interview | Raphaelle Standel-Preston of BRAIDS

BRAIDS, like so many unshakable memories, has its foundations set in high school. Now working out of Montreal, the members all met in Calgary, some through participation in jazz combos, others in the theatre, during piano lessons and even on a trip to Europe. The pieces slowly fell into place for a musical team anchored in friendship. Raphaelle Standel-Preston, the woman behind the vocals and guitar of this experimental indie pop group, broke her leg as a teenager and decided to snatch up the axe. Music lovers are thankful. The rest of the family includes Austin Tufts as drummer/vocalist, Taylor Smith who plays multiple instruments and sings, and Katie Lee who offers up her keyboard tickling as well as her voice. That’s right, everyone sings. To say that the group is harmonious may be a bad joke on my part, but the statement speaks on multiple levels. The band is currently on tour throughout Canada and the States with such groups as Pepper Rabbit and Painted Palms, and will then move on to Europe. Praise follows the quartet on their tour for their debut album, Native Speaker, as it captures audiences and critics alike with a smooth sound that is far from boring or mundane.

Braids. Photo courtesy of Tell All Your Friends PR.


I get the chance to talk with the singer on an early Monday morning. Her voice and demeanor are immediately welcoming and warm, which contrast with my groggy timbre and cloudy head, as I’m on Pacific Standard Time and am not a morning person. I begin by apologizing to her if I seem a bit all over the place (because I most definitely am) and she counters with “Oh, that’s ok. I’m running about too, helping move around some band equipment.” I can tell this will go just fine.

How did the band get started in high school?

We all played music ourselves and were in school bands and ensembles. We had an instant and strong connection. It was special.

You have been described as a “reckless daughter of Panda Bear and Sugarcubes-era Björk” [Blurt Magazine] and “an amalgam of feminine assertion and unabashed lust” [Filter Magazine] – the album title track “Native Speaker,” case and point. What do you have to say about that?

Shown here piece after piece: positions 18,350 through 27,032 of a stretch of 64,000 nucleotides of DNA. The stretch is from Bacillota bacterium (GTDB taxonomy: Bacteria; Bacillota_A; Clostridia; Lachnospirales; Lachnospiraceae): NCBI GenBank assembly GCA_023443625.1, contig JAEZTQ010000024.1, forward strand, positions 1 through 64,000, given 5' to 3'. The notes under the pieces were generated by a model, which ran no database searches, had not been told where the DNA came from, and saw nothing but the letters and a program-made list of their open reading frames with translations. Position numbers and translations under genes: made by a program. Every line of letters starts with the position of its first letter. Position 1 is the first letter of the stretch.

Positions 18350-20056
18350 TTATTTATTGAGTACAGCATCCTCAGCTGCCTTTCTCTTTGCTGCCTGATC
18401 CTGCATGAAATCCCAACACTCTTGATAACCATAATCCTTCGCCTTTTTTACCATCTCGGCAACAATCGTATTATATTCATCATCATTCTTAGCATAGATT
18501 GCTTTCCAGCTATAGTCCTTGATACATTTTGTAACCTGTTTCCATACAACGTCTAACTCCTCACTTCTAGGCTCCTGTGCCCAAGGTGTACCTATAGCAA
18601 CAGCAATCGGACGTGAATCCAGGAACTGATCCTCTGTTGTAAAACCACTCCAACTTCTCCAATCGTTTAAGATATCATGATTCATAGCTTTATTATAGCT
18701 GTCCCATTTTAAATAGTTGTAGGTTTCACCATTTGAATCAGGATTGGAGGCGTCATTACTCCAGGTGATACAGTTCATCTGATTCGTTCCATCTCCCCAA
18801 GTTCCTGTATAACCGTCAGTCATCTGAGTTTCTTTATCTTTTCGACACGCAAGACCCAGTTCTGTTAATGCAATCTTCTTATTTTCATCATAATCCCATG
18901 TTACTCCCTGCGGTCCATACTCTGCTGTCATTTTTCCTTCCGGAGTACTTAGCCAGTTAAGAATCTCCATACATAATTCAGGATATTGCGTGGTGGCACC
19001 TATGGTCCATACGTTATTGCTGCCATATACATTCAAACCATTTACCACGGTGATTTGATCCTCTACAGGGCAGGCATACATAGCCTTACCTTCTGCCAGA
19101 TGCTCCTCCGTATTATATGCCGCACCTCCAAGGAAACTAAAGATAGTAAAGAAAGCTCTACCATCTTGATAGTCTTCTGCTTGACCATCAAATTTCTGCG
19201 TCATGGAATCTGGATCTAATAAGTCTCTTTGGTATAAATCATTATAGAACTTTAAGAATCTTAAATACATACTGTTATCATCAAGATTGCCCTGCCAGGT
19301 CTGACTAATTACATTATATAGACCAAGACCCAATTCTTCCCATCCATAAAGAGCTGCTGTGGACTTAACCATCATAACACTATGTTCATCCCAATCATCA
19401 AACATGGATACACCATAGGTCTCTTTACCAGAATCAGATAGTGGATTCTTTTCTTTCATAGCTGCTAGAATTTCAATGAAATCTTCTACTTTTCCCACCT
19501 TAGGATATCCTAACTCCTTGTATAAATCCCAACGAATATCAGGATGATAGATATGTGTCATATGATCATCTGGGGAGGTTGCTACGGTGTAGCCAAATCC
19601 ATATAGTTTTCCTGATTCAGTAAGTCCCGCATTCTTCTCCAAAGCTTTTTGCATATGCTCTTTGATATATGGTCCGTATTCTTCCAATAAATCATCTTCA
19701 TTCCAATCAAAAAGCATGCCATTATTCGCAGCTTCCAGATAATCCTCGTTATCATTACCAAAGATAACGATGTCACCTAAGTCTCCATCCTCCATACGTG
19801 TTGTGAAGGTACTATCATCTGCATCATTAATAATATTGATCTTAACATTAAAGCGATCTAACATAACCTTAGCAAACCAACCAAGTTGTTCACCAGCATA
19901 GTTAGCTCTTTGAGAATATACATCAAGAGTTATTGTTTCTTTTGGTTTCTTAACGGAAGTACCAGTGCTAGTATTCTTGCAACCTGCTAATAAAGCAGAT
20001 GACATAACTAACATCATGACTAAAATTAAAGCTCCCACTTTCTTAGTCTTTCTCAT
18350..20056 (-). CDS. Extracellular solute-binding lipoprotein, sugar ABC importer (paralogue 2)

Sure, that sounds great! I think that sounds good. I don’t think that it’s my job to decide what it sounds like or how it makes the listener feel. I mean, I don’t like it when people say that our music is “juvenile” or “bad,” but that happens too.

[After a good laugh] I’m sure that each of you has your own answer for this so who would you say are your biggest musical influences, Raphaelle?

Björk. She is a great performer – strong, emotive and.. she’s obviously female [laughs]. Karen O. She’s gutsy. Openly gutsy. I wish I could be more like that. Aphex Twin. Everyone in the band loves Animal Collective. Austin is a big jazz lover.

Plath Heart” is a personal favorite of mine. It is on the shorter side as far as your relative track length goes – with a few 7-8 minute songs. Does the length of each track come organically or do you usually plan to have longer pieces?

We never plan to have a long piece, actually, but sometimes there is a lot to include. For “Plath Heart” we wanted a short song, especially since there are a lot of longer tracks. It is meant to be a sharp and changing song with nothing but the integral parts. The lyrics took a while for that one but it happened.


I also rather enjoy “Glass Deers” with its slow entrance, dreamy melodic landscape and crass lyrics. Like many of BRAIDS’ pieces, it exhibits a sense of control and continual buildup without a huge release, effectively creating a steamroller of a song rather than an anticlimactic tune, which is no easy feat.

You sing of being messed up [replace with fun explicative] in “Glass Deers,” and that you “know what makes a man.” In a few words, what is this song about?

It is about the fragility that I look for in a man. I know it’s hard to understand my voice sometimes. Near the end, the lyrics are “his backbone is sipping up sand,” paralleling his spine to the idea of glass – hard yet fragile.

Contradiction. That is what BRAIDS delivers with bold lyrics that effortlessly slip in and out of a flowing sound. On the latest album, Native Speaker, the music feels almost private yet sonorous by nature, which conveys to the listener a sense of sharing a secret with your best friend – if your best friend were a sold out venue.

Braids. Photo courtesy of Tell All Your Friends PR.


Which music festival would you most like to play?

I’m not really familiar with all the music festivals. I guess I’m not a very current person. Although, I would like to play in Japan. And I loved going to Eastern Europe.

With which bands would you like BRAIDS to play?

Talking Heads, Animal Collective and Blue Hawaii, my other band.

Having only heard one song by Blue Hawaii I do not have a firm idea of the band’s sound, but if its electro-pop drive brings half the amount of emotional impact and dreamy panoramas as Native Speaker then you can count me in.

You can purchase the debut album from the quartet’s label, Flemish Eye. I will be at the upcoming show in San Francisco on September 27 at Bottom of the Hill where the band will perform with Pepper Rabbit. Look back for more information and a review of the concert on the eventseekr blog. Track the band on for all upcoming BRAIDS tour dates.



BRAIDS Official Website

Bottom of the Hill Official Website

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